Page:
9. Take up offers of childcare

Summer is most certainly the time to try and remember who has ever offered to have your child for an afternoon!

Make a list, start asking and start planning a few times - ideally well spread-out - when your child could spend a few hours with a close friend or family member. This can give you important respite, a chance to catch up with jobs, or to invest in your other child/ren. Make sure the friend looking after your child is someone they know and trust: the holidays are a time to build and strengthen attachments, not shake a child's foundations.

10. Be wise with holidays and guests

Summer is the time when many of us go away, especially if our children are in school, and it is often the time when others make plans to come and visit us.

Be aware of how your child reacts to travelling elsewhere, or to others coming to stay. Take notes, and spot patterns, then be prepared to act on them. Don't be afraid to suggest that friends or family stay elsewhere if you know it upsets your child's routine to have others constantly in the house.

Over the last year or so, we've realised that our youngest child exhibits his most challenging behaviour in the few days after we've come home. So I will be planning in some 'come-down' days for after our trips away. I will avoid making plans with others, yet try to schedule in some structured activities at home, including sensory ones, to help settle his emotions.

11. Emphasise the coming home

If you're going away this summer, make sure you talk about coming home too. Children with care experience can become fearful of travel to a different place, especially if they've had several transitions to deal with in their past.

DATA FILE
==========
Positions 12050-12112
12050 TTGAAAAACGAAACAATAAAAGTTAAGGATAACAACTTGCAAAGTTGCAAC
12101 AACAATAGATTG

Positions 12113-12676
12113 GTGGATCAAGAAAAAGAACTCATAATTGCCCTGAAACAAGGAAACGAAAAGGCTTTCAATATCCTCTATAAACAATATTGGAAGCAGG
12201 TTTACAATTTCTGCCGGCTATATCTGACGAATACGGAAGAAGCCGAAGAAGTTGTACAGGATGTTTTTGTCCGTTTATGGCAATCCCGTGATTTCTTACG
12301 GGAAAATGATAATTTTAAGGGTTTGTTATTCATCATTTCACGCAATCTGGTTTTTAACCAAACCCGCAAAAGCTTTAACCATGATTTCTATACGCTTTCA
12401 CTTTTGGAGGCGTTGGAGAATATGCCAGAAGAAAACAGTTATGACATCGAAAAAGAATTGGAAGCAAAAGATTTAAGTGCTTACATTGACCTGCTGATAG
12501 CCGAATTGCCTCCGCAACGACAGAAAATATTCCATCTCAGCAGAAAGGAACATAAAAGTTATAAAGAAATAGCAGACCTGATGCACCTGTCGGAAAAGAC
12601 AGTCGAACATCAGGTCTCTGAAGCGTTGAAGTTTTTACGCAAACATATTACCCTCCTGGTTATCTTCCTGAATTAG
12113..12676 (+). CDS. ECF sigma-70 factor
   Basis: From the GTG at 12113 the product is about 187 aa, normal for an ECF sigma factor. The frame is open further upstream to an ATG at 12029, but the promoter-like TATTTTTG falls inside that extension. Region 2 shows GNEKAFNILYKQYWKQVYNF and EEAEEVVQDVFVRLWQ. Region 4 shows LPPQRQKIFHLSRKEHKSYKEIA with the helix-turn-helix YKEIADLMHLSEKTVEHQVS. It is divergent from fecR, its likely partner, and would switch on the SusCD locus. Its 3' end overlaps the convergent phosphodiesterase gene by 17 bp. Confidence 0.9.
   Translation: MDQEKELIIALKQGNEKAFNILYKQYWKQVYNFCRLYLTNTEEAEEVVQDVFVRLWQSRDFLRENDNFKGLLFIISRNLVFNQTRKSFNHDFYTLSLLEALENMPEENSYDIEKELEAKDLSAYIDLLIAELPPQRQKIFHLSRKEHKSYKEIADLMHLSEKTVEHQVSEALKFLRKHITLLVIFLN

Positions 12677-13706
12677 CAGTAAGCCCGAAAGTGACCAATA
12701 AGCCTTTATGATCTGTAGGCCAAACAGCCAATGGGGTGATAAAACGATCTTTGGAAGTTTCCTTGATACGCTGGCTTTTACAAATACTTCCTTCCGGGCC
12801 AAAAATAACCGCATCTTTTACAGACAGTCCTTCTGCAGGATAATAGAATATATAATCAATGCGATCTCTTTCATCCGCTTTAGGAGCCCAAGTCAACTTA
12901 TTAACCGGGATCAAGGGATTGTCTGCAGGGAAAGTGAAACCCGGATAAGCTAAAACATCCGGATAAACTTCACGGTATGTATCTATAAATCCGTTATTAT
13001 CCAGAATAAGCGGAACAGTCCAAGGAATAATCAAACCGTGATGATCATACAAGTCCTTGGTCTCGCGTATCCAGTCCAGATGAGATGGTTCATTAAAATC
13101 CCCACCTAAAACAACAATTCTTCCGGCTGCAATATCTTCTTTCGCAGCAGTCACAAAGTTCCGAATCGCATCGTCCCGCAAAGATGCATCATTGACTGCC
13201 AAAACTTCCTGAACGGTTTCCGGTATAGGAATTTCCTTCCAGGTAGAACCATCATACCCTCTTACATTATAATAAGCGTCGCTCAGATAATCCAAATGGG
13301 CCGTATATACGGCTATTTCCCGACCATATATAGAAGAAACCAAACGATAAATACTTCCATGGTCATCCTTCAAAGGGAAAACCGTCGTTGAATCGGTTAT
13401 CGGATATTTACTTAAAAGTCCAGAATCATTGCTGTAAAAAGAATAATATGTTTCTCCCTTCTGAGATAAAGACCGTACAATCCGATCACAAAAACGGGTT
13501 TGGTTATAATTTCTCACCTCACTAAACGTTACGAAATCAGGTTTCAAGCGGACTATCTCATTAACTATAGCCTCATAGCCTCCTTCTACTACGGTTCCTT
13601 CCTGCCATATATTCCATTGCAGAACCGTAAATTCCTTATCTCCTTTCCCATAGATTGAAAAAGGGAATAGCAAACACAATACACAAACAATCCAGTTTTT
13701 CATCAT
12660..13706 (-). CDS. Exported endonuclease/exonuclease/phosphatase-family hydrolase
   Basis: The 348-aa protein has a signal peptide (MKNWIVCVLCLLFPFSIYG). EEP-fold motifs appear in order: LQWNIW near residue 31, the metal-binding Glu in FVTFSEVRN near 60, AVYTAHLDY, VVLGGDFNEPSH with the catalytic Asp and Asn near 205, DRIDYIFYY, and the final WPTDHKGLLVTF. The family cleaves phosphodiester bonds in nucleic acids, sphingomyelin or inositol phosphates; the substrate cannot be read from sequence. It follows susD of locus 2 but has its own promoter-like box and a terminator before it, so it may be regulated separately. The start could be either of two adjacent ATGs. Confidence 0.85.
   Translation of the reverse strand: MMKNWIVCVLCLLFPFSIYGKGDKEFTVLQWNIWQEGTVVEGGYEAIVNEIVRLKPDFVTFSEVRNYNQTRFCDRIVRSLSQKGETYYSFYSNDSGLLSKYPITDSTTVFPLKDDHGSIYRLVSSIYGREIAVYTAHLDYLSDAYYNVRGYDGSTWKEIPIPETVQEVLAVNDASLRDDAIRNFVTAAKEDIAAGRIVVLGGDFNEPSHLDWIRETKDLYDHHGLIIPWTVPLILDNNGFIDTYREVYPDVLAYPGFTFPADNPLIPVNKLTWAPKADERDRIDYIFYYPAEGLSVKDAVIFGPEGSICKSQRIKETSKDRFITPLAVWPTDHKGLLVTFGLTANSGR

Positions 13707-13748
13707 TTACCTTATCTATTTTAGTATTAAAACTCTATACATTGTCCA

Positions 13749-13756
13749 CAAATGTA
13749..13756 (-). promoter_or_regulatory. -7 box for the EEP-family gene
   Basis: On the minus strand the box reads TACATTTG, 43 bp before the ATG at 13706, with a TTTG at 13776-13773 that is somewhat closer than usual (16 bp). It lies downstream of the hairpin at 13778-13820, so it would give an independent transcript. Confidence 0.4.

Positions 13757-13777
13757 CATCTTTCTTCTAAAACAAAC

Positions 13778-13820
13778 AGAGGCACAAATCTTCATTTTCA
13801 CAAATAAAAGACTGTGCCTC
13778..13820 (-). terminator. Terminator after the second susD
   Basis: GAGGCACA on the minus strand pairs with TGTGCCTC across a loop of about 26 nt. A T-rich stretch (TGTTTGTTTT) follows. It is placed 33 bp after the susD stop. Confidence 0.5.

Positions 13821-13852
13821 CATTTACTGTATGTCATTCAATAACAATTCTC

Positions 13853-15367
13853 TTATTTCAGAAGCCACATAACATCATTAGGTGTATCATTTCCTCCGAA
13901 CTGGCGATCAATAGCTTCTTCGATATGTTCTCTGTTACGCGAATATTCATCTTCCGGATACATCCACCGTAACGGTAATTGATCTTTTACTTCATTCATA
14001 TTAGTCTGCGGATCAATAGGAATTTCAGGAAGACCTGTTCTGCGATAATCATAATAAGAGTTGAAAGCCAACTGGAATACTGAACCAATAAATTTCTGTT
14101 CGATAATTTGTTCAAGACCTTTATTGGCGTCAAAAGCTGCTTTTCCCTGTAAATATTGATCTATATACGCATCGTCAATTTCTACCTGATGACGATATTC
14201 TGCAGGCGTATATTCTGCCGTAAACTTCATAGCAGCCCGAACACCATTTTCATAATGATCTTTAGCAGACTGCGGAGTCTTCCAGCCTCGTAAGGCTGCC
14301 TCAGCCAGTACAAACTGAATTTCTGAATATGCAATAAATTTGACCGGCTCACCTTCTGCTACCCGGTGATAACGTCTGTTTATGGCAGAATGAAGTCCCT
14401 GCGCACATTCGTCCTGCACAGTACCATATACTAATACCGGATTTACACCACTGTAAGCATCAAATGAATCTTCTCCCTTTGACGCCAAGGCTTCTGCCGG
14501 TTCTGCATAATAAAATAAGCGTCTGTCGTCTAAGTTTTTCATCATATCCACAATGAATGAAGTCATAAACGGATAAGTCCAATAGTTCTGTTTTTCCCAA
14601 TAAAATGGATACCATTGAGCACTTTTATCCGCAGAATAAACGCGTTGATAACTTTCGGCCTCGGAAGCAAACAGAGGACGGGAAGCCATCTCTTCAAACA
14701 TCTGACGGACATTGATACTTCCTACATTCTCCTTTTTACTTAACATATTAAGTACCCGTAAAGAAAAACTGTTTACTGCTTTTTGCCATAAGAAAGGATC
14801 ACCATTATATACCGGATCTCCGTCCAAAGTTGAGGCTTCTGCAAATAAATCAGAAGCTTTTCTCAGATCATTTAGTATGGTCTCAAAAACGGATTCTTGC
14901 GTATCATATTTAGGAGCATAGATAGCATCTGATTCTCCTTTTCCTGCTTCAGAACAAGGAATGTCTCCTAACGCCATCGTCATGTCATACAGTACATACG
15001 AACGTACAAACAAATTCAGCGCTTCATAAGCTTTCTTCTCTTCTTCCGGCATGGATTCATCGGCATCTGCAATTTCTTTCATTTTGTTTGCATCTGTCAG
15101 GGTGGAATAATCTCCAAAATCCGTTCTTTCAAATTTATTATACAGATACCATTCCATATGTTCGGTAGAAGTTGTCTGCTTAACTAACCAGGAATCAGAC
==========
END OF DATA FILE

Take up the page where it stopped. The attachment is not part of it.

You could leave a teddy waiting in the window, put out an unfinished activity to be completed after the holiday, or talk about plans for when you return home.

12. Arrange fun activities around contact sessions

If you're negotiating contact sessions through the summer, be mindful of how this affects your child. Consider planning a fun or relaxing activity or day-trip the day before or after, to bring some lightness after the session, or to deal with any emotions arising from it.

13. Make a boredom jar

The holidays can get very long. Why not create a boredom jar? Think of different activities your child could try when bored, then put them all in a jar for your child to pick out in moments of boredom.

Include a variety of independent activities and those which require your help. They could include making things, playing certain toys or games, outdoor activities and challenges, practising a sport or musical instrument or other skill, cooking, drawing, list-making or even small jobs.

14. Plan in self-care time for yourself

In order to be who our children need us to be, it is hugely important that we rest and look after ourselves.

When making your plan for the summer, highlight the times when you could enjoy a moment to yourself, with your spouse or with friends. Arrange evening socials with friends, or a morning coffee.

Perhaps you can start to instigate an after lunch quiet time, or screen time, in order to catch your breath.

15. Think carefully about packing

Some children feel understandably anxious around suitcases, so consider how this can be allayed.